Written by well-known motorcycle and automotive author Doug Mitchel, How to Build a Café Racer (Wolfgang Publications, 2013) starts with a history lesson. While those first bikes were built in the UK for racing from café to café, the current rage for Café Racers has definitely spread to the US.
The book starts with chapters on planning and choosing an appropriate bike, followed by chapters that detail the modifications that will likely be embraced by anyone converting a stocker to a rocker. The center of the book holds a gallery of finished bikes that includes nearly every brand imaginable from Japan, Italy, the UK, and Germany.The final chapters include two, start-to-finish Café builds. This is the chance for the reader to see how professional shops take a stock Honda, Triumph, or Ducati and convert it into a fast, sexy, and functional Café Racer, ready to race from cafe to cafe on Saturday night, or around the race track on Sunday afternoon. The following excerpt comes from chapter seven, "Café Racer Aesthetics."
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Fairings and Bodywork
Taking a stroll down the rows at a local swap meet or via the internet will expose you to a dizzying array of available accessory bodywork for your new machine. By using “sport fairing” as an internet search you’ll be astonished by the number of items being sold for that use. As always be sure to select the product that will fill your needs and retain safe operation of your cycle upon installation. Adding a really cool fairing that blocks your vision or the use of your lights does no one any good and will probably end up hurting you or someone else. Most of the sport or bikini fairings are simple affairs that bolt to the headlight brackets and add a nice visual reference and help to keep a small percentage of the wind and bugs off of your visor. The primary use for these compact and stylish fairings is to bring the Café racer feel to your ride although they won’t provide storage or a place to mount a radio.
In addition to what you can find online or at the swap meets there are a few terrific companies that produce finely finishing fairings and bodywork that can be bought and used with little effort. Most are delivered in unpainted form allowing you to select the theme and hues to be applied once the items arrive. Air-Tech Streamlining has an extensive line of available options that are designed to work with a myriad of different machines. Formed using high-grade fiberglass the products are durable and easy to prepare for paint. Mounting them to your machine requires brackets to fit your exact chassis layout but again the lightweight material makes adding hardware a snap. Syd’s Cycles, Inc. also carries a wide array of fairings and bodywork for Ducati models and has decades of experience in the arena. Hot Wing Glass makes a series of tail sections for your machine and their website gives enough information for you to order the correct item for your use.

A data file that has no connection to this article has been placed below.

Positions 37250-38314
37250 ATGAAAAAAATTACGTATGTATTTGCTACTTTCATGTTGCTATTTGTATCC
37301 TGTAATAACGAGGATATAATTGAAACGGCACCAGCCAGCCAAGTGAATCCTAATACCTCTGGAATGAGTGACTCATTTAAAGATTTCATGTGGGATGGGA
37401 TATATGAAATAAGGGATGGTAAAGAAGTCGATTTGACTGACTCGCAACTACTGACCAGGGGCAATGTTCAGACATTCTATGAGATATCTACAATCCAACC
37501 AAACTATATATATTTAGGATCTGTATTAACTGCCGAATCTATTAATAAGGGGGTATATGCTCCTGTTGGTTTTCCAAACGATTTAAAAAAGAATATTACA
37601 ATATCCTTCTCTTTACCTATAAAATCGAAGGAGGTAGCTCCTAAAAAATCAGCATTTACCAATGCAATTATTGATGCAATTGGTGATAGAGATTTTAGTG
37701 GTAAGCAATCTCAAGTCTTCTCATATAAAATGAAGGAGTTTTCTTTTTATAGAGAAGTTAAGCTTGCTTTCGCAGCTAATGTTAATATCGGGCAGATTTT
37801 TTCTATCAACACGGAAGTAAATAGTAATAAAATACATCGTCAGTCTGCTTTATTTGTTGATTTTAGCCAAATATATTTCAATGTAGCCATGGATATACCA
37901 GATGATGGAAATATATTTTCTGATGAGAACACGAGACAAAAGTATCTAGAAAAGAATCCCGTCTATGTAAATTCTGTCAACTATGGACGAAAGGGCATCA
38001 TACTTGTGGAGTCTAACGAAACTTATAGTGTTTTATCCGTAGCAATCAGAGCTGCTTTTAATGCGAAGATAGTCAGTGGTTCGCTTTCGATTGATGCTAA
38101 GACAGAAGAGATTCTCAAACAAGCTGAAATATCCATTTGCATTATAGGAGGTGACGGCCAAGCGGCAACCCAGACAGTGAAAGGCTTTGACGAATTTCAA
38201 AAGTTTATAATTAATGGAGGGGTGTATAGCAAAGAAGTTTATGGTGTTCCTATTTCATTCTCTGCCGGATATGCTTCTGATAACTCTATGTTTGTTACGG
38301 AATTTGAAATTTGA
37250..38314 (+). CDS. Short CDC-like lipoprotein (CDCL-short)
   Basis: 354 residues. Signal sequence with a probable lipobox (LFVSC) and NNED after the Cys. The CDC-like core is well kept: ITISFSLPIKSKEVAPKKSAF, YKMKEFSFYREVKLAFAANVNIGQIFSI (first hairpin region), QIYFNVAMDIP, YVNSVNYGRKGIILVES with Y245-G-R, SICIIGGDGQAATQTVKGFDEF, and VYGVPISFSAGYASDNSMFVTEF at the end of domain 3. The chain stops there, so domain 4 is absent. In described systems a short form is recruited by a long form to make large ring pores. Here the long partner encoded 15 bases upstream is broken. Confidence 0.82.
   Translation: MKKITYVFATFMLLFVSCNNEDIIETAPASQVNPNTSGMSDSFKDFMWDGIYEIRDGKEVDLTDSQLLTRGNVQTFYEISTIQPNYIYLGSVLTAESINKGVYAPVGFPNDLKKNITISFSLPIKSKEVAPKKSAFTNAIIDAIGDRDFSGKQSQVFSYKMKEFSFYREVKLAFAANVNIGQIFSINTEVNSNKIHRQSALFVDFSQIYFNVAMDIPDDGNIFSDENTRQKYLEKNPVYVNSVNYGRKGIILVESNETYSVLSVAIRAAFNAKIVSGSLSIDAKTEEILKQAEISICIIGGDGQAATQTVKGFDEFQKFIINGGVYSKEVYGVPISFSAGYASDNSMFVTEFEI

If your tastes and budget have some extra room you can also opt for tanks and seat bases made by hand in alloy. This practice is not as fast as most of the pieces are made to order and made from scratch and as expected they are a bit pricier than the fiberglass components. VarnHagen Metalworks is in the business of producing such a line of parts and has several different designs to best suit your own application. They even offer a universal fit model that can be adapted to almost any chassis without too much effort. VarnHagen produces tanks and seat sections that can be matched to fit in design, bringing a more pleasing shape to the overall layout of your cycle. Another artisan toiling in the craft of hand shaping sheet metal into motorcycle trim is Evan Wilcox. Once again the nature of his art requires time and a higher cost than an off the shelf item and can be built to your exacting demands. He too can produce both seat sections and fuel tanks to meet with your exacting standards as long as you aren’t in a hurry or on a strict budget. Framecrafters is another firm that can shape a fuel tank for your updated cycle using some very old school techniques. Once dimensions for the tank have been taken a form is made from steel tubing, then cardboard is used to create templates to fit the shapes of the frame. Sheet metal is then cut to match the templates and each piece gets welded in place to become a fuel tank. Final welding, grinding and finishing wraps up the process and brings a new dimension of unique to your creation.
Once you’ve taken delivery of your new fairing, you may want to add a different windscreen. Your reasons may be to bring some color to the equation or to alter the height and protection of the screen based on your riding style. Gustafsson Plastics, Inc. is well known for delivering a huge variety of screens to fit nearly any fairing whether new or vintage. They can also custom form one to match your existing fairing but again allow time and some extra expense for a one-off item. Zero Gravity also sells a nice line of windscreens that mount right onto your factory fairing. Different hues and configurations can be seen and ordered to meet with your specific needs.
In the early days of motorcycle customizing there was a company named Tracy that made one-piece bodies for motorcycles that were tailored to fit a specific machine. These graceful units bolted onto the chassis with little or no modification and blended the fuel tank, side covers and tail section into one single unit. The company has long since faded from view but if you are diligent and lucky they pop up on online shopping sites from time to time. They can also be found at swap meets on occasion but prepare to pay an extra dividend if you find one at all. They were never made in big numbers and had a way of disappearing as time went by. Odds are they can be found stuffed in barns and attics but knowing which hole to explore is your first hurdle.